9 – There are precedents for holding voting referendums in Canada. Through referenda, in British Columbia, Ontario, and Prince Edward Island voters rejected changes to their systems.

10 – Recent opinion polls show that nearly three quarters of Canadians believe a national referendum should be held if there is to be a change in our way of voting.

If you believe there’s no reason to change our voting system or you think we must hold a national referendum before doing so, take action. Write to the Prime Minister at House of Commons, Ottawa, ON. K1A 0A6. There is no postage required to send that letter.

Ballot

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February 11, 2016 | No Comments

Justin Trudeau: Like father, like son

By KERRY DIOTTE

Like father, like son.

Daddy dearest, Pierre Elliott Trudeau (P.E.T.), crippled Alberta’s energy industry in the early 1980s with his National Energy Program, now his “sunny ways” son Justin is following in his father’s infamous footsteps.

Meet the new boss. Same as the old boss.

Albertans and Canadians have a right to be plenty peeved with the newly elected Liberals’ snub of the energy industry – a kick in the teeth to the people who feed their families from it.

Trudeau junior set the tone early in his term as prime minister. Where was his first major foreign trip after the October 19 election? None other than Paris, France, with more than 300 of his best friends — to attend a summit on global climate change.

That’s where he hobnobbed with Hollywood celebrities and posed for selfies as our unemployment rate soared in energy-producing provinces and thousands of Canadians were being laid off from their livelihoods.

In Paris, Trudeau lite even posed for pictures and had a chat with House of Cards actor Kevin Spacey (who plays the role of a U.S. president in a fictitious political drama). That encounter had a colleague of mine chuckling cynically. “It would be tempting to stand up in Question Period to ask Justin how his bilateral talks with President Underwood went,” quipped my colleague.

Each day, when I look across the House of Commons floor at the ruling party and hear their rhetoric about climate change and alternative energy I cringe.

Canadians could be forgiven for thinking they elected the Green Party. Heck these Grits are greener than Kermit the Frog.

The Liberal spin on why they’re not standing up for proposed pipelines and for the families fed by them? Well, they claim, Conservatives are to blame. Now how can that be?

In their distorted world view, Liberals claim Canada, under Conservatives, didn’t do enough to prove we can develop energy (including oil sands) in a sustainable way to get public support for pipelines.

Grits chirp that Canada must do more to prove we’re developing our resources and pipelines in sustainable sunny ways, saying it as if all our previous pipelines were built with no consultation or environmental safeguards. It’s downright disheartening. No, let me correct that. Actually, it’s sickening.

So they come up with concepts such as having to have “social licence” to proceed with new ones. They talk about the need to get buy-in from each and every stakeholder on such projects.

Yet they conveniently forget that Enbridge’s Northern Gateway Pipeline through British Columbia (B.C.) was duly approved in June 2014 subject to a whopping 209 conditions recommended by the National Energy Board, as well as an understanding that further talks with aboriginal communities would continue.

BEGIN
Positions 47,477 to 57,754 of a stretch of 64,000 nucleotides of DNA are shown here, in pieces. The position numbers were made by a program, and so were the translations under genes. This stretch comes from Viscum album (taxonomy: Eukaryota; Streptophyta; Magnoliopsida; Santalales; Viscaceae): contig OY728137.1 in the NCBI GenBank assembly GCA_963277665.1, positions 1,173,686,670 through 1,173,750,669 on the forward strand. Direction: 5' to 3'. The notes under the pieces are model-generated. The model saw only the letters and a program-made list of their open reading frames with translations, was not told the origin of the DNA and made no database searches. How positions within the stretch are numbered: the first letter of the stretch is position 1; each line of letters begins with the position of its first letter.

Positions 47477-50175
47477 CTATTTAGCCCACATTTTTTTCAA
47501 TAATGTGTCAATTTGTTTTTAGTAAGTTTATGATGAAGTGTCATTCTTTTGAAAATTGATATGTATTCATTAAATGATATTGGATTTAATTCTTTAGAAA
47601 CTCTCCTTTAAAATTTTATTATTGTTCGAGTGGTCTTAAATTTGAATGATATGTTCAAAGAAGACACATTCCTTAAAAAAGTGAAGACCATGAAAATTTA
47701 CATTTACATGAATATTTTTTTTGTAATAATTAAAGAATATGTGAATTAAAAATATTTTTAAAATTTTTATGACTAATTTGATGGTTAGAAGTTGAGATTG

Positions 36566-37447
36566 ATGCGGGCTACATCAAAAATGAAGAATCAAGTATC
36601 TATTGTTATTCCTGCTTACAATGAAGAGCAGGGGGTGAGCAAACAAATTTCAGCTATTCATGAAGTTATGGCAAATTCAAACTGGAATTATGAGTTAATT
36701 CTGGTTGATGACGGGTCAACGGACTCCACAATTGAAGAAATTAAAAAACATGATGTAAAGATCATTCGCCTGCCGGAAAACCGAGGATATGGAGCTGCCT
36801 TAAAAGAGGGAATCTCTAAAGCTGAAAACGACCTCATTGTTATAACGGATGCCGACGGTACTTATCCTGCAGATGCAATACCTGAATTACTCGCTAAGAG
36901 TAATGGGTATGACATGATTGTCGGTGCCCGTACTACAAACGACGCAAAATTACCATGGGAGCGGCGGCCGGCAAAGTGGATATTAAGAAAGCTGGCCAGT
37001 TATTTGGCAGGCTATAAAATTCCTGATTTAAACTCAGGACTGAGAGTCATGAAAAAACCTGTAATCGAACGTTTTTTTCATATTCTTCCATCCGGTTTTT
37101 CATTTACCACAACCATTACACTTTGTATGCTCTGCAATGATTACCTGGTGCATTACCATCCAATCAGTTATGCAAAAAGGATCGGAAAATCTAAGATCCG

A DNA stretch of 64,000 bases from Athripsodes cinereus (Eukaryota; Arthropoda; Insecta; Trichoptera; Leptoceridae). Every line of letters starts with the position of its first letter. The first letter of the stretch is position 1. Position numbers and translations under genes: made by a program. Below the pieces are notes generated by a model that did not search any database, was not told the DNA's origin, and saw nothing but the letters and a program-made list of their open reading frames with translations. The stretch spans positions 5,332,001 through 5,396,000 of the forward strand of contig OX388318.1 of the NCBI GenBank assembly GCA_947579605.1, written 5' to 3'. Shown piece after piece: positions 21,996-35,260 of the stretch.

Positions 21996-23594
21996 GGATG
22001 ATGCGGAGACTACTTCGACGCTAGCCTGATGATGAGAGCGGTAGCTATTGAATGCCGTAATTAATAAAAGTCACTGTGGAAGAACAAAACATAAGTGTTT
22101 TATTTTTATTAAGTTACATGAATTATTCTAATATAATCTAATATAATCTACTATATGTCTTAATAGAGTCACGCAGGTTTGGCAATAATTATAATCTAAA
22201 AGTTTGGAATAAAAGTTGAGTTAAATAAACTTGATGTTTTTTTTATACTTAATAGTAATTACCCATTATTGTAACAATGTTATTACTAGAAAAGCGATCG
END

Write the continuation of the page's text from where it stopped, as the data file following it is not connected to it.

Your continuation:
The approval came after copious amounts of hearings and input. But Pierre Trudeau junior scuttled all of that good work by arbitrarily declaring he and his fellow Grits won’t allow overseas shipping of Alberta’s diluted bitumen to occur off the coast of B.C.

So much for the value of studies and public hearings. What then does Justin and company expect to accomplish by having even longer public consultations on future pipelines like Energy East?

The bottom line is these greener-than-green Grits, just don’t like the oil and gas industry and they just don’t care about the good jobs and wealth it creates for Canadians.

Like Democratic President Barack Obama, they don’t want to be seen to be supporting anything that promotes fossil fuels, so their stated desire to add increased public consultations on future pipelines is nothing but a stalling-tactic ruse.

As an Edmontonian, an Albertan and a Canadian, I’m livid with this. It’s just not right. It’s a disservice to all of us and there will be a steep price to be paid. As Trudeau and his coherts deride oil-bearing tankers, it will be our economy that will continue to tank.

This unicorn-vision of the world has to stop. Kermit the muppet has famously croaked, “It’s not easy being green.” But the amiable amphibian obviously isn’t a Liberal, ̕cause being green seems to come naturally to them.

If you think the federal Liberals should stop pandering to the professional climate change activists and start standing up for sustainable and safe pipelines, fire off a note to me.

I’ll personally see that your message gets forwarded straight to the Prime Minister’s Office. Click here.

The only hope we have to restore some balance and sanity to this sad situation is to speak up loudly. As an elected Official Opposition Member, I’ll continue to do so, but I need your help.

Again, if you want to tell Justin and his cronies to stand up for new pipelines and the good jobs they provide to Canadian families, click here.

I’m counting on you to voice your views. It’s vital you do so. Stand up for our country. Canada’s very future is at stake.